Prosigna Gene Signature to Assess Expected Benefit from Chemotherapy in Breast Cancer. Assessment of manufacturer’s submission
Fagerlund BC, Chudasama KK, Brurberg KG, Robberstad B, Rose C, Juvet LK, Fretheim A.
Record ID 32018000779
Authors' objectives: The objective was to investigate the prognostic accuracy, clinical effectiveness, and cost effectiveness of Prosigna in patients diagnosed with breast cancer. In Norway, the group considered as potentially eligible for the test is patients with breast cancer who had their tumor removed, are node-negative and where the tumor is classified as hormone receptor-positive/human epidermal growth factor receptor 2-negative (HR+/HER2-).
Authors' results and conclusions: Prognostic accuracy: There is convincing evidence of a correlation between the observed risk of recurrence and the risk stratification score generated by the Prosigna test. For patients classified as low risk, the ten-year risk of recurrence is around 4%. For the intermediate risk group, the risk is around 10%, and for the high-risk group around 21%. We also expressed the performance of the test in terms of prognostic sensitivity and specificity. When we merged the intermediate risk group with the low risk group (intermediate test constitutes a “negative” test), we estimated the test’s sensitivity to 52%, and its specificity to 77%. If the intermediate group was merged with the high-risk group (intermediate risk constitutes a “positive” test), the sensitivity and specificity were estimated to be 83% and 42%, respectively. The estimates presented above reflect the test’s performance when used as a standalone tool. In practice, it can be anticipated that the test will be used as a supplement to the current risk stratification approaches. Clinical effectiveness: We did not identify comparative studies where patients were allocated to risk stratification with or without the Prosigna and followed over time. Without such comparative studies, it is difficult to estimate the clinical utility of Prosigna, i.e. Prosigna’s impact on the use of chemotherapy and patient outcomes such as disease-free survival and side effects from chemotherapy. Studies exploring the prognostic value of adding Prosigna to other prognostic variables in multivariate regression models suggest that Prosigna adds prognostic information that may be useful when deciding about further use of chemotherapy. However, these data are sparse, and it remains unclear to what extent Prosigna will contribute to fewer recurrences or a reduction in the needless use of chemotherapy than current practice. Health economics: The incremental cost-effectiveness ratio (ICER) based on the revised economic model for HR+/ HER2-, node negative patients, is calculated to NOK 897,923 per QALY gain in our base-case analysis. The estimate is based on questionable assumptions and is highly sensitive to changes in the chemotherapy use parameter. We estimated the total added costs of implementing Prosigna for this group in Norway, to about NOK .5 million in year five. The calculated incremental cost-effectiveness ratio (ICER) based on the revised economic model for the subgroup of “Luminal B like pT1c-pT2 pN0”-patients (38% of the “all node negative”-population) would be NOK 98,188 per QALY gain. Implementing Prosigna for this subgroup in Norway, would lead to a total cost saving of NOK 9.9 million in year five. There is probably a statistical association between Prosigna's risk prediction and the observed risk of distant recurrence after breast cancer. However, it is uncertain to what extent Prosigna contributes prognostic information that translates into better clinical results in terms of lower recurrence rates and reduced chemotherapy use Conclusion: Conclusions about the cost-effectiveness of Prosigna cannot be made as we do not have reliable data on chemotherapy use and clinical outcomes for patients who have or have not undergone Prosigna testing.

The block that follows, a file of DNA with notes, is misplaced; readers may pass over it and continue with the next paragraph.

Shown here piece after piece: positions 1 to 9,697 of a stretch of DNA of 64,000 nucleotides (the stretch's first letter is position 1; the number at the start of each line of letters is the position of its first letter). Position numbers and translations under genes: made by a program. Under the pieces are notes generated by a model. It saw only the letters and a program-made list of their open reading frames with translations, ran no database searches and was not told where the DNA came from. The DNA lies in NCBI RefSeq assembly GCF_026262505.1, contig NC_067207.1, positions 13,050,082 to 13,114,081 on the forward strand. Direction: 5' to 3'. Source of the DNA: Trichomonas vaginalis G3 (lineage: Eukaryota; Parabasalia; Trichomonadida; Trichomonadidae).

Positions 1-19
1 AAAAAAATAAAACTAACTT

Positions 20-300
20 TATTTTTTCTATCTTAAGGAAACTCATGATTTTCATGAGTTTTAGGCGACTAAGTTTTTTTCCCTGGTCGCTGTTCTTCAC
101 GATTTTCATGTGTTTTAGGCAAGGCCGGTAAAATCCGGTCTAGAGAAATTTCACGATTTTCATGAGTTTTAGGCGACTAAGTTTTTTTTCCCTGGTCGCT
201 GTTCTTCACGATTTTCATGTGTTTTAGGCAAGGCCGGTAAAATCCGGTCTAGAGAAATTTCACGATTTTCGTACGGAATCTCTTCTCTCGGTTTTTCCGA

Authors' methods: Prognostic accuracy and clinical effectiveness: To validate the submitted evidence we extracted data from the key publications and critically appraised the risk of bias in the findings. Health economics: We assessed cost‐effectiveness estimates of Prosigna compared with current practice for HR+/ HER2-, node negative patients, provided by the submitter, and similarly for a defined subgroup of patients at higher risk of recurrence (“Luminal B like pT1c-pT2 pN0”). The estimates were based on a hybrid model with a decision tree combined with a Markov model. Cost-effectiveness estimates for Prosigna versus current practice were modelled over a 50-year time horizon, for patients aged 58. We performed separate analyses using the submitted model, adjusting some of the input variables based on revised assumptions. Also, we performed alternative scenario analyses for differences in chemotherapy use with and without use of the Prosigna test, based on various other data sources.
Project Status: Completed
Year Published: 2019
URL for published report: https://www.fhi.no/en/publ/2019/Prosigna_Gene_Signature_to_Assess_Expected_Benefit_from_Chemotherapy_in_Breast_Cancer/
English language abstract: An English language summary is available
Publication Type: Full HTA
- Breast Neoplasms
- Gene Expression Profiling
- Biological Factors
- Biomarkers, Tumor
- Sequence Analysis, RNA
- Systematic Review
- Technology Assessment, Biomedical
- Cost-Benefit Analysis
Organisation Name: Norwegian Institute of Public Health
Contact Address: P.O. Box 222 Skoyen, N-0123, Oslo
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